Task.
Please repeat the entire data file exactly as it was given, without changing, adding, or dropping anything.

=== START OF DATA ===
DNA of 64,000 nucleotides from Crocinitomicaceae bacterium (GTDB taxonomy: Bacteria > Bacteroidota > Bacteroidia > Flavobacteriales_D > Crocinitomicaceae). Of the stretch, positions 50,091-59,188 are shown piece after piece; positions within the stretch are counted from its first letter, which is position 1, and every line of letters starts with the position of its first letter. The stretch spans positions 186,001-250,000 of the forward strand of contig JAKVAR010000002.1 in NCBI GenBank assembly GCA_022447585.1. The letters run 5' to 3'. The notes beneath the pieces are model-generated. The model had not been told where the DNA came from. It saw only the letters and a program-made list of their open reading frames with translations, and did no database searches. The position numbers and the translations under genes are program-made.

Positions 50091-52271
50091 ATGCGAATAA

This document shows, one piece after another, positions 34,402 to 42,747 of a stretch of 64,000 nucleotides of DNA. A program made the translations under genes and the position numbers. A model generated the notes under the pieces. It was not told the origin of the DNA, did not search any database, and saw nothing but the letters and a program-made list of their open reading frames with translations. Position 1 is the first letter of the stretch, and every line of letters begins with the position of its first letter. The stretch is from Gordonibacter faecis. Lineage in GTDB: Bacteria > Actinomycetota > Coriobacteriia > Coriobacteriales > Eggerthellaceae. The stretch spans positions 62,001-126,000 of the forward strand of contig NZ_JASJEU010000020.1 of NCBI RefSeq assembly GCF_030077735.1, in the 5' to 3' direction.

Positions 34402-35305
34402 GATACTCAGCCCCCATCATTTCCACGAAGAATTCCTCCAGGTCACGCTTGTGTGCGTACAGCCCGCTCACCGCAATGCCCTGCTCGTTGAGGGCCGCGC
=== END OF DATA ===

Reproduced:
DNA of 64,000 nucleotides from Crocinitomicaceae bacterium (GTDB taxonomy: Bacteria > Bacteroidota > Bacteroidia > Flavobacteriales_D > Crocinitomicaceae). Of the stretch, positions 50,091-59,188 are shown piece after piece; positions within the stretch are counted from its first letter, which is position 1, and every line of letters starts with the position of its first letter. The stretch spans positions 186,001-250,000 of the forward strand of contig JAKVAR010000002.1 in NCBI GenBank assembly GCA_022447585.1. The letters run 5' to 3'. The notes beneath the pieces are model-generated. The model had not been told where the DNA came from. It saw only the letters and a program-made list of their open reading frames with translations, and did no database searches. The position numbers and the translations under genes are program-made.

Positions 50091-52271
50091 ATGCGAATAA

This document shows, one piece after another, positions 34,402 to 42,747 of a stretch of 64,000 nucleotides of DNA. A program made the translations under genes and the position numbers. A model generated the notes under the pieces. It was not told the origin of the DNA, did not search any database, and saw nothing but the letters and a program-made list of their open reading frames with translations. Position 1 is the first letter of the stretch, and every line of letters begins with the position of its first letter. The stretch is from Gordonibacter faecis. Lineage in GTDB: Bacteria > Actinomycetota > Coriobacteriia > Coriobacteriales > Eggerthellaceae. The stretch spans positions 62,001-126,000 of the forward strand of contig NZ_JASJEU010000020.1 of NCBI RefSeq assembly GCF_030077735.1, in the 5' to 3' direction.

Positions 34402-35305
34402 GATACTCAGCCCCCATCATTTCCACGAAGAATTCCTCCAGGTCACGCTTGTGTGCGTACAGCCCGCTCACCGCAATGCCCTGCTCGTTGAGGGCCGCGC